St. Augustine had expounded his thought on music on a variety of occasions. His stance was complex and controversial, and would be extremely influential for most reformers of the sixteenth century (also because Luther himself had been an Augustinian monk before leaving the Catholic Church).
On the one hand, Augustine celebrated the beauty of music, its capacity to elevate, to enchant, to amaze and to conquer believers’ hearts for God. He maintained that the summit of prayer, the moment when a soul is mystically enraptured with the contemplation of God, cannot be expressed in words: only “jubilation” (i.e. a song without words) could be adequate for such moments of pure joy.
On the other hand, however, and precisely because he was so conscious of the power of music, Augustine was not unconditionally supportive of music. He saw music as similar to love: both are God-given gifts which help the human beings to reach holiness and give them joy, but both can also become dangerous, negative and pernicious, when they are wrongly oriented.
In more recent times, Aquinas had discussed the role of (liturgical) music in his Summa Theologiae among other places. Here he had summarised the main pros and cons of church music, and he had started to raise a problem which would become more and more crucial as time went by. Was it licit, he asked, for the celebrating priests to sing? While some present-day churchgoers would be tempted to answer “no” (particularly when their pastors’ singing seems to become a divinely inflicted penance…), Thomas Aquinas argued that singing was a form of prayer which was suited for all believers.
Professional vs popular
This problem, in its artistic and social, but also in its theological and pastoral aspects was to resurface in the 16th century: as I wrote before, the beauty and complexity of the polyphonic masterpieces sung in the Renaissance era made it almost impossible for non-professionals to sing them. Thus, a double separation arose in the sung worship of the great churches: the celebrating priests did not sing (except plainchant when needed), the choir was made up of professional musicians who “performed” music rather than “prayed with song”, and the assembly or congregation simply “assisted” in a sung rite in which they did not participate vocally.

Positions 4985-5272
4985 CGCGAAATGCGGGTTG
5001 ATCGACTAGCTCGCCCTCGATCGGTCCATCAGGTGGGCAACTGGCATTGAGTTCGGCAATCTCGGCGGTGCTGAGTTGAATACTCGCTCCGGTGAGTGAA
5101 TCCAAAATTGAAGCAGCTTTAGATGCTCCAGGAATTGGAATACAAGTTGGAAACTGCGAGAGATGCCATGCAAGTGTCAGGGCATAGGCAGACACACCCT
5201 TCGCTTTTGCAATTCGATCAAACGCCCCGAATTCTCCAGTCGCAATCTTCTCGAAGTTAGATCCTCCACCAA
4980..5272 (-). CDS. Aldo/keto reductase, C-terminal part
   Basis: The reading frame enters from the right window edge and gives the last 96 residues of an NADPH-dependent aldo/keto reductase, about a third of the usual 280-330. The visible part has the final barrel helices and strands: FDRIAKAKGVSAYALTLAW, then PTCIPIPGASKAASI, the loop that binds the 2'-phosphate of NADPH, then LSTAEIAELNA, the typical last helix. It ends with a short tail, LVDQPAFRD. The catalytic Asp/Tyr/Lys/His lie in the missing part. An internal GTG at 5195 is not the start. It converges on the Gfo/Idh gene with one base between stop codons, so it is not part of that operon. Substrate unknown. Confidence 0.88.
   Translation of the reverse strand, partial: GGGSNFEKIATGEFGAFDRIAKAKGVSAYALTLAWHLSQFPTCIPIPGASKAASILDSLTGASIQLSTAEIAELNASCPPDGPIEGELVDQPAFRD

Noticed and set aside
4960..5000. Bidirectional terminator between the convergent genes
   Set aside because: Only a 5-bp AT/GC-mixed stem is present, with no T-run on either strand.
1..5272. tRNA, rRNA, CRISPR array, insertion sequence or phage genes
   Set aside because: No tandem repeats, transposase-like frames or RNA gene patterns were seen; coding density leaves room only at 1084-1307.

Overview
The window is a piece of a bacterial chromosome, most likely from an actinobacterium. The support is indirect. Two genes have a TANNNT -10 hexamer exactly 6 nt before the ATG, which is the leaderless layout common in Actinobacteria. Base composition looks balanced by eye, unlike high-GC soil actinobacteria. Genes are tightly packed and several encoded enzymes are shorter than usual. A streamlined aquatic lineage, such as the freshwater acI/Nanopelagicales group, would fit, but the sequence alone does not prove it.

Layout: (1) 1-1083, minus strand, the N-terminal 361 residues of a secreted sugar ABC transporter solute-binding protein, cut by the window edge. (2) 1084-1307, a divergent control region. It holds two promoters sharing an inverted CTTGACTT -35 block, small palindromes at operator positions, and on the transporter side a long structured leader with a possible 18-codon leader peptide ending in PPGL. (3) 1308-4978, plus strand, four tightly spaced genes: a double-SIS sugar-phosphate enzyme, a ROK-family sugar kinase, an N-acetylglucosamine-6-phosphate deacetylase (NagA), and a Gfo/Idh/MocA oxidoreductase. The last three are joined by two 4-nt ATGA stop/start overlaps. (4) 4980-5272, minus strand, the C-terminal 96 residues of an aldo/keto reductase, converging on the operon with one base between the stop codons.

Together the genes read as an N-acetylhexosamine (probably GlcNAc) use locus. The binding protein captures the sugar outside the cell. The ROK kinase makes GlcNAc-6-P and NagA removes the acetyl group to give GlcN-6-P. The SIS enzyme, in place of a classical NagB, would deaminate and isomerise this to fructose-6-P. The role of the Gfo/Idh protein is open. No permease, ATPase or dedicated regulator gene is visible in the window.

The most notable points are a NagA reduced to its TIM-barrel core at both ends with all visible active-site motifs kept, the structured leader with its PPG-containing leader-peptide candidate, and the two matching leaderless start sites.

On most of these issues, the great philosopher Desiderius Erasmus of Rotterdam had his personal views. He had a high concept of music, though he complained about its excessive professionalisation: “In college or monastery”, he wrote, “it is still the same: music, nothing but music…”. On the other hand, however, he did not favour too much vocal participation by the congregation: in the early Church, he maintained, when all joined in singing, worship became a “thunderous noise and [a] ridiculous confusion”. Much better, he thought, if the non-musical laypeople simply sang “in their hearts”.
Erasmus was particularly critical of the English singers, who practised “ornamental neighings” with their “agile throats”, thus indulging “the whims of the foolish and […] their baser appetites”. In spite of this, he advocated a more widespread knowledge of Scripture, also by means of music: “would that […] the farmer sing some portion of [it] at the plough, the weaver hum some parts of them to the movement of his shuttle, the traveller lighten the weariness of the journey with stories of this kind!”.
We will see in subsequent articles how Erasmus’ wish was translated into reality by many religious reformers, and how his perplexities and criticism would be shared by others: if the Church was going to be deeply shaken in the following years, its music was going to experience drastic and troubling changes in turn, together with a fascinating blossoming of new artistic and spiritual works.
Dr Chiara Bertoglio is a musician, a musicologist and a theologian writing from Italy. She is particularly interested in the relationships between music and the Christian faith, and has written several books on this subject. Her new book, Reforming Music: Music and the Religious Reformations of the Sixteenth Century, is due to be published in April by De Gruyter. Visit her website